Four San Antonio City Council members stood with several housing rights groups in the blustery rain Tuesday to announce a plan to raise awareness of renters’ existing rights to safe housing.

Ultimately, they hope a “Tenant Bill of Rights” resolution will spread awareness of existing rights, and eventually lead to changes in local laws that could strengthen those rights while remaining in compliance with state laws.

A city council resolution cannot change existing laws or implement new ones, Councilwoman Adriana Rocha Garcia (D4) acknowledged, and she challenged the City Attorney’s Office to find creative ways to strengthen local laws and punishments for negligent landlords.

“Don’t tell me we can’t find a solution, because this is a problem and we need to fix it,” she said.

The city convened a task force last year in response to derelict conditions at certain apartment complexes to come up with guidelines for a proactive apartment inspection program. The task force has yet to release any policy recommendations, but the city has since hired two code enforcement officers who focus on proactive apartment complex inspection and respond to complaints.

“I’ve had to live with water leaking from my bathroom ceiling through the years and nothing has been done about it,” said Silvia Flores, who has lived for four years at Seven Oaks Apartments, where tenants have complained of mold, leaky pipes, swollen ceilings, broken air conditioners, unchecked crime and unresponsive management.

“It is very important for me, for us,” Flores said, “to pass the Tenant Bill of Rights in San Antonio, because we as renters are often not aware that we don’t have to live like this.”

The resolution should act as an awareness campaign for renters, Rocha Garcia said. About 625,000 renters live in San Antonio and rental units make up about 46% of the city’s housing stock, according to a 2022 Texas Housers report. Almost half of renters here are cost-burdened, meaning they pay more than 30% of their income toward housing.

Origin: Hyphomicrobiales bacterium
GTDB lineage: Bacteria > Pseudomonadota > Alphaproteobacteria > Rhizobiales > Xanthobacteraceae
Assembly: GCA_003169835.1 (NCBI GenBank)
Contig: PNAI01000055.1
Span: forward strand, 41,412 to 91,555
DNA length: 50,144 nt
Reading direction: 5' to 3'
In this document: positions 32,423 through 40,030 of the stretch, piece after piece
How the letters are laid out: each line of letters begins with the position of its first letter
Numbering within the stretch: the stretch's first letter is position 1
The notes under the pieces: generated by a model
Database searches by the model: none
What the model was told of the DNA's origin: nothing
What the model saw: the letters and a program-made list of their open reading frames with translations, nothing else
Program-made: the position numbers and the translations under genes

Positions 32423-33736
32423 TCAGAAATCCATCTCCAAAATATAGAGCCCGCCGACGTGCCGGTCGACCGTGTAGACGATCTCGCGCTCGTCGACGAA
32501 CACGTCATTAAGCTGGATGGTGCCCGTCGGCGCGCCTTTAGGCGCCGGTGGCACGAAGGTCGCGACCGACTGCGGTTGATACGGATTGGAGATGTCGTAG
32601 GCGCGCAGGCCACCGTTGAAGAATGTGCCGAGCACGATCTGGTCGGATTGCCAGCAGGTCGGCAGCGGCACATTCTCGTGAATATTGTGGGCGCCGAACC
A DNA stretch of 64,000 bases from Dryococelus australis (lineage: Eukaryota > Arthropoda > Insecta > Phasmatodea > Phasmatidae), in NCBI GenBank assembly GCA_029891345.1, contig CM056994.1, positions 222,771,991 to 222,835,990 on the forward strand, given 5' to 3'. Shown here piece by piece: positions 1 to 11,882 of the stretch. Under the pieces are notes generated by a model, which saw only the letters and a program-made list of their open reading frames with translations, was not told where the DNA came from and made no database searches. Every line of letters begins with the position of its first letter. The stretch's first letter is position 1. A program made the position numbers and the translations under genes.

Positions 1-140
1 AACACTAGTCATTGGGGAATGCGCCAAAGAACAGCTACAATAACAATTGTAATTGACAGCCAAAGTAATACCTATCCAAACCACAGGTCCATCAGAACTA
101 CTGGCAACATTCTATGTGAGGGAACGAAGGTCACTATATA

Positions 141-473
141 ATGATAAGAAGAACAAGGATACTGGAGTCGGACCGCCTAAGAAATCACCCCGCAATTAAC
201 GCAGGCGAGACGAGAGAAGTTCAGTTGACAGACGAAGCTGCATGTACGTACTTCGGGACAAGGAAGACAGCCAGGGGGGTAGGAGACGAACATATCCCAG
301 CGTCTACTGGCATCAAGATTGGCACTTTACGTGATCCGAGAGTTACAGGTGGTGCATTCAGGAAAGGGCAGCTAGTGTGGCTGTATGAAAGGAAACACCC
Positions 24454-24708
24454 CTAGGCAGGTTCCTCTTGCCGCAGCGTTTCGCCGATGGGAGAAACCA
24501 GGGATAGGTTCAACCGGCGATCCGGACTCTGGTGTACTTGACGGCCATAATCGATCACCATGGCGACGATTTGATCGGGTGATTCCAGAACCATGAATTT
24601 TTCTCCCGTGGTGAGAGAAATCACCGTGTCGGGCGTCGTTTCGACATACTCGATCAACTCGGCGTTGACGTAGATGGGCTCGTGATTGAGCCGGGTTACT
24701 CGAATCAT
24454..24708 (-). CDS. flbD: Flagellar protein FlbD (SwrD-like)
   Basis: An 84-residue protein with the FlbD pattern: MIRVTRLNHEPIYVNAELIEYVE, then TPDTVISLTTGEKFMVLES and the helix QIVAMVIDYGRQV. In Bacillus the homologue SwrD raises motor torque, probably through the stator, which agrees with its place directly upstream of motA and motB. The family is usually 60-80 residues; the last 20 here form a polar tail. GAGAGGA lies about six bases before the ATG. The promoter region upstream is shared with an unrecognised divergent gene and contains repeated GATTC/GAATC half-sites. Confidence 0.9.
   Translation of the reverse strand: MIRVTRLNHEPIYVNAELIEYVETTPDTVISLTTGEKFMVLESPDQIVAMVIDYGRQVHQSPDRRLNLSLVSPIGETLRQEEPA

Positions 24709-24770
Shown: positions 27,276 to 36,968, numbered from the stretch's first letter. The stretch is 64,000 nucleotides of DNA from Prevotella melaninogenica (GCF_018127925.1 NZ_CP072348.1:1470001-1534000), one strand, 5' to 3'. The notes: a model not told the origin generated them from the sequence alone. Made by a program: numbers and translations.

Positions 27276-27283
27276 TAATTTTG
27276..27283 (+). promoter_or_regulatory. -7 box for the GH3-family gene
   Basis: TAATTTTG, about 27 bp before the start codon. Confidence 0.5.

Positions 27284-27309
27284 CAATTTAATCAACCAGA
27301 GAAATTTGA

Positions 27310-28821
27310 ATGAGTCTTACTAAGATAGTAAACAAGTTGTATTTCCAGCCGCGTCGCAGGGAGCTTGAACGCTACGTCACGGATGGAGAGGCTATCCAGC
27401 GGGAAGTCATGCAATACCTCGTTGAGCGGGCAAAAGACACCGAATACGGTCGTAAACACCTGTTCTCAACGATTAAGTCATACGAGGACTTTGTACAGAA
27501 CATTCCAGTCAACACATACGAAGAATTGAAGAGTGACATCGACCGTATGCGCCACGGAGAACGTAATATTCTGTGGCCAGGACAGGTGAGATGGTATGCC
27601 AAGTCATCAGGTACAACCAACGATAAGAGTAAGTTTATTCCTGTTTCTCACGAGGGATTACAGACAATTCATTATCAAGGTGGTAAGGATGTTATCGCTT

Rocha Garcia chairs the council’s Planning and Community Development Committee and will place a draft resolution on its February meeting agenda to kick off the process, she said. Council members Jalen McKee-Rodriguez (D2), Teri Castillo (D5) and outgoing Councilwoman Ana Sandoval (D7) also attended the press conference in support of the resolution.

“I can’t tell you how many calls we’ve received, at least dozens, from tenants in my district who are being neglected by their management companies [or] by their landlords,” McKee-Rodriguez said. “And these are not … luxurious things that are being asked for, this is the bare minimum.”

The resolution will outline local laws and those in the state constitution, including the right to demand home maintenance that impacts health and safety, advance notice requirements, the right to file suit against landlords who don’t make repairs and to be free of retaliation after a complaint is made.

“We want to ensure livability standards [and] we want to make sure that negligent landlords know that what they’re doing is not okay,” said Uel Trejo-Rivera, a community equity analyst at Texas Housers, an affordable housing policy and advocacy nonprofit.

Texas Housers joined forces with Texas Organizing Project, My City is My Home and the Coalition for Tenant Justice to offer suggested language for the resolution.

For example, Trejo-Rivera said it should include a pledge to prioritize low-income communities in housing policy, provide information in both English and Spanish and condemn source-of-income discrimination.

State law prohibits a city ban on source-of-income discrimination, but in 2021, San Antonio City Council found a workaround to the law, approving a rule that requires new housing projects to accept housing vouchers if they receive city incentives. Under the policy, if a tenant is otherwise not qualified to live at a property, the landlord can still reject them — but it can’t be because of the voucher.

The Tenant Bill of Rights resolution would also acknowledge the city’s Notice of Tenants’ Rights Ordinance, enacted in 2020, which requires landlords to give tenants information about how the eviction process works when they serve an eviction notice, Rocha Garcia said.

She expects to review a draft of the resolution next month and will then convene the San Antonio Apartment Association, the San Antonio Housing Commission’s Renter’s Solutions Subcommittee and other stakeholders for input on the final version.

The councilwoman hopes the resolution will lead to other awareness efforts, she said. “I have to make sure that people know their rights.”

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Iris Dimmick

Senior Reporter Iris Dimmick covers public policy pertaining to social issues, ranging from affordable housing and economic disparity to policing reform and mental health. Contact her at